22 PAKISTAN E. Can I transfer employee data to a third party? As stated earlier, presently there is no statutory law which controls and regulates the collection and use of handling employee s personal data in Pakistan; therefore, there are no legal restrictions on transferring employee s personal data to a third party. However there is one exception and that is if employee and employer have entered into a confidentiality agreement, then both the parties would be governed by the terms of the confidentiality agreement. F. What are the consequences of breach? There are no privacy laws in Pakistan, therefore the occasion of their breach cannot arise; however, if privacy agreements are breached, then suit (civil action) for damages can be filed under the Law of Contracts. G. What are the main pitfalls? Presently, absence of laws regarding employee s personal data is the main drawback in Pakistan. However, if the personal data disclosed to a third party proves to be incorrect, the suit for damages under the Law of Torts can be filed demanding damages. This is a case of rare occurrence but still a possibility. Note: The above information is in reference to jurisdiction in Pakistan. Contributed by Meer & Hasan 18 Employee Data Privacy in Asia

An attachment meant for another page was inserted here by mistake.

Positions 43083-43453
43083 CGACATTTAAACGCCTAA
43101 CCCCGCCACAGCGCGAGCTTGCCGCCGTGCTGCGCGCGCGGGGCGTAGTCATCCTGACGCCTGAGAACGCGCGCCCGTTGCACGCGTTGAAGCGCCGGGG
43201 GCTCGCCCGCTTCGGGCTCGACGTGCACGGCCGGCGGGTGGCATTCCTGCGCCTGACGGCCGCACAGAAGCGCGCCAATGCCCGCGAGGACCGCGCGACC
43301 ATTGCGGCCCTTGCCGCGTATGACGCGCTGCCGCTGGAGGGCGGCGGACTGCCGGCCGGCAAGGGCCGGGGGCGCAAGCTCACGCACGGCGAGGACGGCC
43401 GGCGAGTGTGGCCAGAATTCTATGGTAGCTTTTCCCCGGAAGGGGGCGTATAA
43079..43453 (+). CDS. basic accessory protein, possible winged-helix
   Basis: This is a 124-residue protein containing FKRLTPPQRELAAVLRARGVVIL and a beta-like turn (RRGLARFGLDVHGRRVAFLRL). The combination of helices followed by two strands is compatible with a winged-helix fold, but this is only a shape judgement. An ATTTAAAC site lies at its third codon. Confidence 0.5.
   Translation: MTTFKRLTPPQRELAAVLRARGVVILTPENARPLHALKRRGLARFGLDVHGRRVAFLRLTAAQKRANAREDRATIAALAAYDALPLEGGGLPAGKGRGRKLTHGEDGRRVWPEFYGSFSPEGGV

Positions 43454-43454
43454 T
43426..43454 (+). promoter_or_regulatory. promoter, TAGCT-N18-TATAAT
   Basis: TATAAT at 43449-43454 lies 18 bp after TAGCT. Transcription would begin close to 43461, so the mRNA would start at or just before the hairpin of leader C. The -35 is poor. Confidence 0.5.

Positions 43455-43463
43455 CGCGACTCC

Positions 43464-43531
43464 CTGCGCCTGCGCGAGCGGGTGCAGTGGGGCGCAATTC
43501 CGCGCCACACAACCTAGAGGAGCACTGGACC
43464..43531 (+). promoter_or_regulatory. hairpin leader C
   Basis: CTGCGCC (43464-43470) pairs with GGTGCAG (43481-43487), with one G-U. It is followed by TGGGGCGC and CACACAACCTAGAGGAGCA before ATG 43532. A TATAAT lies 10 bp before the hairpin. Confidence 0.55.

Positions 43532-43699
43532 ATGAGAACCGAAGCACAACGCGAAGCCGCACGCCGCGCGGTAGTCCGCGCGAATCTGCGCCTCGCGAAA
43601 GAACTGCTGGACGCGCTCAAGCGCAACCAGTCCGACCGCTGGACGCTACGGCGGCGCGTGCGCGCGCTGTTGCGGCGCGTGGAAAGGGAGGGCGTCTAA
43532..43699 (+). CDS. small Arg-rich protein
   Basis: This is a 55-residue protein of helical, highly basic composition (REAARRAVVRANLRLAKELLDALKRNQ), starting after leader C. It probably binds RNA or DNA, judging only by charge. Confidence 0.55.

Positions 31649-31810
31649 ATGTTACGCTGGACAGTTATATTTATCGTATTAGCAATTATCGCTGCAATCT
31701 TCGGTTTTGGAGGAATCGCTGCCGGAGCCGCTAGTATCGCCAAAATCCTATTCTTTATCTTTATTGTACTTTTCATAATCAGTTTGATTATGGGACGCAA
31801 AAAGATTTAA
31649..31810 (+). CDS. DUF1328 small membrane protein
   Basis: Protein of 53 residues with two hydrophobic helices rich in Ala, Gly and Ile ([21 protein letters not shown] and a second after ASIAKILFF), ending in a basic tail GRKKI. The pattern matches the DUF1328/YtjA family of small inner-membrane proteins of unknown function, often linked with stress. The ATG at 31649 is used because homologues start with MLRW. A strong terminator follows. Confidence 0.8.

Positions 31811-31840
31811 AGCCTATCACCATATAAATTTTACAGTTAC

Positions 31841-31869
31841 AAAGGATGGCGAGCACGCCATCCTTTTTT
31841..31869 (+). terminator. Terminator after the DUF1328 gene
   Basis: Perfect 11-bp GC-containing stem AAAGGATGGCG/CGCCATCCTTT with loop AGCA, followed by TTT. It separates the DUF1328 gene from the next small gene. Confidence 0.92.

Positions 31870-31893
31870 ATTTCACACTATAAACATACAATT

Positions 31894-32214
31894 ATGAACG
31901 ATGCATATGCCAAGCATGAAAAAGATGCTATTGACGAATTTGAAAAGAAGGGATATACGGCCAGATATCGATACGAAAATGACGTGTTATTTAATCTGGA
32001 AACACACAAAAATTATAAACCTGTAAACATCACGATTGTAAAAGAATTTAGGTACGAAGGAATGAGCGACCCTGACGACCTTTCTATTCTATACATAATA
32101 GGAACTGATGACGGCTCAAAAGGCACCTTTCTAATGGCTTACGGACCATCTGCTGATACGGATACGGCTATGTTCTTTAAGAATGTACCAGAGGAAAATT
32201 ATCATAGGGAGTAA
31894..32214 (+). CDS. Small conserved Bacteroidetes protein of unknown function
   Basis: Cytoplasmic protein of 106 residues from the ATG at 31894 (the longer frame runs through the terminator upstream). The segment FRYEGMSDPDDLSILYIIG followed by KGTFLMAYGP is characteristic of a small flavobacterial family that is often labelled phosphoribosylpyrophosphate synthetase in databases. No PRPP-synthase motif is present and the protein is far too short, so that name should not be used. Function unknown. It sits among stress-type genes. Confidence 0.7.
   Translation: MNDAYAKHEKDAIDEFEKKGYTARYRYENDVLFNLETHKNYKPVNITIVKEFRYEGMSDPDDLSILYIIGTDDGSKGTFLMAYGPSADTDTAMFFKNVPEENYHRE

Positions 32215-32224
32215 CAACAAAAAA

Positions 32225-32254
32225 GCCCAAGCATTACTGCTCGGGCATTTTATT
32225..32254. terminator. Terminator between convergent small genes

23 Executive Summary PHILIPPINES A. Is there a law regulating employee personal data? Yes. However, these are general laws that regulate the use of personal data (including employee data) for the protection of the individual s constitutionally protected right to privacy and not a specific law that regulates the collection, use and/or handling of employee personal data per se. B. Do I need to have a privacy statement or agreement? None of the data privacy protection laws specifically require that a written privacy statement or agreement be in place before an employer may use employee personal data. The transfer of employee personal data to a third party is, however, subject to restrictions. (See Response to Question E.) C. How long must I retain employee data? What is best practice? There is no fixed period within which an employer is required to retain employee personal data. D. Can I transfer employee data overseas? Yes, as long as there is consent or a legitimate purpose for the transfer. E. Can I transfer employee data to a third party? Yes, as long as there is consent or a legitimate purpose for the transfer and as long as there is a written contract between the data processor (third party) and data controller (employer). F. What are the consequences of breach? The party divulging the information may be liable for the payment of damages. With respect to certain information, the party divulging such information may also open himself to a possible criminal liability. 19